Clinicians' perception of risk for liability in suicide assessment

Michael Gerard Henry (1996)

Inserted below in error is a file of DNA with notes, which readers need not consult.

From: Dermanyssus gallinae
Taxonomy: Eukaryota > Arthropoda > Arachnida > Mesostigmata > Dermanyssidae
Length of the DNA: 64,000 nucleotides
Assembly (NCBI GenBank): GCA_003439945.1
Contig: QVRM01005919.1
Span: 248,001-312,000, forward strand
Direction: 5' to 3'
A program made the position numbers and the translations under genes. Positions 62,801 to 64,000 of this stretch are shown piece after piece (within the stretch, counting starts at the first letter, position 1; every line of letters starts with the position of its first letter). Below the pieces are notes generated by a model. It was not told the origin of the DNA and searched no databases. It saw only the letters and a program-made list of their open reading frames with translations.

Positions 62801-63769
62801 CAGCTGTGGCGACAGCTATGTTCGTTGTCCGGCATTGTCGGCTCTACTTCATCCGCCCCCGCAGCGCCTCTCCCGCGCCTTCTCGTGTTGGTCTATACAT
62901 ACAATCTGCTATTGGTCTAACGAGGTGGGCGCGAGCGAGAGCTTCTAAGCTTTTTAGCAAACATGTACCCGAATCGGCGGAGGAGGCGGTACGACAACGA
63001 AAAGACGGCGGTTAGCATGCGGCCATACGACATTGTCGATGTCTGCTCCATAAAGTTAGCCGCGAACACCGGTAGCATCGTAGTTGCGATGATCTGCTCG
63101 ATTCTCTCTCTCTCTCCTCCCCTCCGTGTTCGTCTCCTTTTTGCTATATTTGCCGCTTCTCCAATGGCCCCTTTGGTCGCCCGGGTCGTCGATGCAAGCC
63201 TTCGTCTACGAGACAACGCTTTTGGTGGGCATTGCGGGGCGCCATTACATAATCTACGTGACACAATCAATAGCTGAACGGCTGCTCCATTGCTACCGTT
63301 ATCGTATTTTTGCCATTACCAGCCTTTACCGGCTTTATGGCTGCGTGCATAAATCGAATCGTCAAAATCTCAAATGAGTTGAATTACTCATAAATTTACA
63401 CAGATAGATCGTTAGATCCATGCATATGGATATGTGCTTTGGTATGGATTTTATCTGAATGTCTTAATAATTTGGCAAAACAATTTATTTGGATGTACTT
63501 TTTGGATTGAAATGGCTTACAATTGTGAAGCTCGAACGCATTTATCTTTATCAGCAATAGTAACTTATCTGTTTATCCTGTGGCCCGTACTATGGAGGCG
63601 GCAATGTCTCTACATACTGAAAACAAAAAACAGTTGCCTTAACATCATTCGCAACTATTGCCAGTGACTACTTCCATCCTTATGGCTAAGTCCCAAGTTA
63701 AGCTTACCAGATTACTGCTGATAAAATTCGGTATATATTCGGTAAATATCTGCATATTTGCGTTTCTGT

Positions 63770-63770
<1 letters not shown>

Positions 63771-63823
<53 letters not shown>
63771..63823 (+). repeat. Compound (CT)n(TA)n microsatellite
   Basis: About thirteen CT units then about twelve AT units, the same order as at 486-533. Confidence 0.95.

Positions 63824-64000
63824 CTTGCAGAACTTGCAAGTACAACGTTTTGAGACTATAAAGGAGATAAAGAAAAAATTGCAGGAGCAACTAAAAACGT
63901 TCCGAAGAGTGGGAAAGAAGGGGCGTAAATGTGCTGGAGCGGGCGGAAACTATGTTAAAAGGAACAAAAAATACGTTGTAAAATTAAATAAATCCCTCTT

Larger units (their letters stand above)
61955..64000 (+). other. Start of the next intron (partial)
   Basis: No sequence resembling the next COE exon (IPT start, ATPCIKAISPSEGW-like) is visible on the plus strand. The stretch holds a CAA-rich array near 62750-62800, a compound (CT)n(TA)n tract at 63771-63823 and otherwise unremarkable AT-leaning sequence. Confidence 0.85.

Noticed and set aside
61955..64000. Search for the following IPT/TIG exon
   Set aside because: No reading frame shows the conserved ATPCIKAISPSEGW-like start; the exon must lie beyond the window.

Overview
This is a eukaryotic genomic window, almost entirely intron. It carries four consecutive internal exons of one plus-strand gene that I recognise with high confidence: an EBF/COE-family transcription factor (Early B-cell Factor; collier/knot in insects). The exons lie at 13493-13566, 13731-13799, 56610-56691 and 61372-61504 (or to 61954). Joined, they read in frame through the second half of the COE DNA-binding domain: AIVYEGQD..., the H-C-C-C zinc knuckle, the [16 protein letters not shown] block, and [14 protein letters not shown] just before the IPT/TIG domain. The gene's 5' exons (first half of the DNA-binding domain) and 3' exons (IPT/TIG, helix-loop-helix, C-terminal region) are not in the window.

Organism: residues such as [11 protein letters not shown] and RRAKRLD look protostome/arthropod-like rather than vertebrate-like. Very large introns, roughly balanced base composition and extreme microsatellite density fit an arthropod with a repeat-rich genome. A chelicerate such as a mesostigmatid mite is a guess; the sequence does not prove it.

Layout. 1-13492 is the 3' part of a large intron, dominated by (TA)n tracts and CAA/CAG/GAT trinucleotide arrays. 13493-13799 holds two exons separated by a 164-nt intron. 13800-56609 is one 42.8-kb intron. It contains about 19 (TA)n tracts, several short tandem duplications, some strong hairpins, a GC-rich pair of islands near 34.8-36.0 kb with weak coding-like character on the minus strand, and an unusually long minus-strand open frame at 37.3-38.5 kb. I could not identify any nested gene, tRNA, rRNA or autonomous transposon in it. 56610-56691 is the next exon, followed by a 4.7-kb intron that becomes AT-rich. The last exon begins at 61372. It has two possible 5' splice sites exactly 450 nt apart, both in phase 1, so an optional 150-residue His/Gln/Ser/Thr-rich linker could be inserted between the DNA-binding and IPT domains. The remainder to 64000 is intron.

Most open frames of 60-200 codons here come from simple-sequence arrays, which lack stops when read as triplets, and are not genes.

The assessment of suicide is a complex task involving the consideration of many variables. Previous research into the prediction of suicide has focused on patient characteristics in order to increase the efficacy of prediction. This study seeks to document the potential presence and characteristics of a contextual variable in the civil commitment process: the perception of risk for liability (POL). The scope of this study was largely exploratory. The major hypothesis of this investigation stated that a clinician's perception of risk for liability affects his or her clinical practice, especially decisions to commit patients who do not meet legal criteria for civil commitment. This hypothesis was explored via a survey methodology containing two parts: a behavioral analogue component surveying decisions to commit for three patients presented in vignettes who did not meet legal criteria for civil commitment, and; a clinical practice component surveying reports of the impact of liability on day-to-day clinical practice. A qualitative analysis of participants' rationale for the commitment of individuals who do not meet legal criteria was also completed. In total, the decision to commit patients featured in the vignettes occurred over one-third of the time. Perception of risk for liability was cited as influential in commitment decision making, documentation, relationship with patients, effective treatment of patients, and the affective experience of the clinician. Content analysis of the clinicians' rationale for committing patients who did not meet commitment criteria revealed two patterns in decision making: "Responsibility shift" and "decision acquiescence". These findings have implications for clinical practice, education and training, and future research.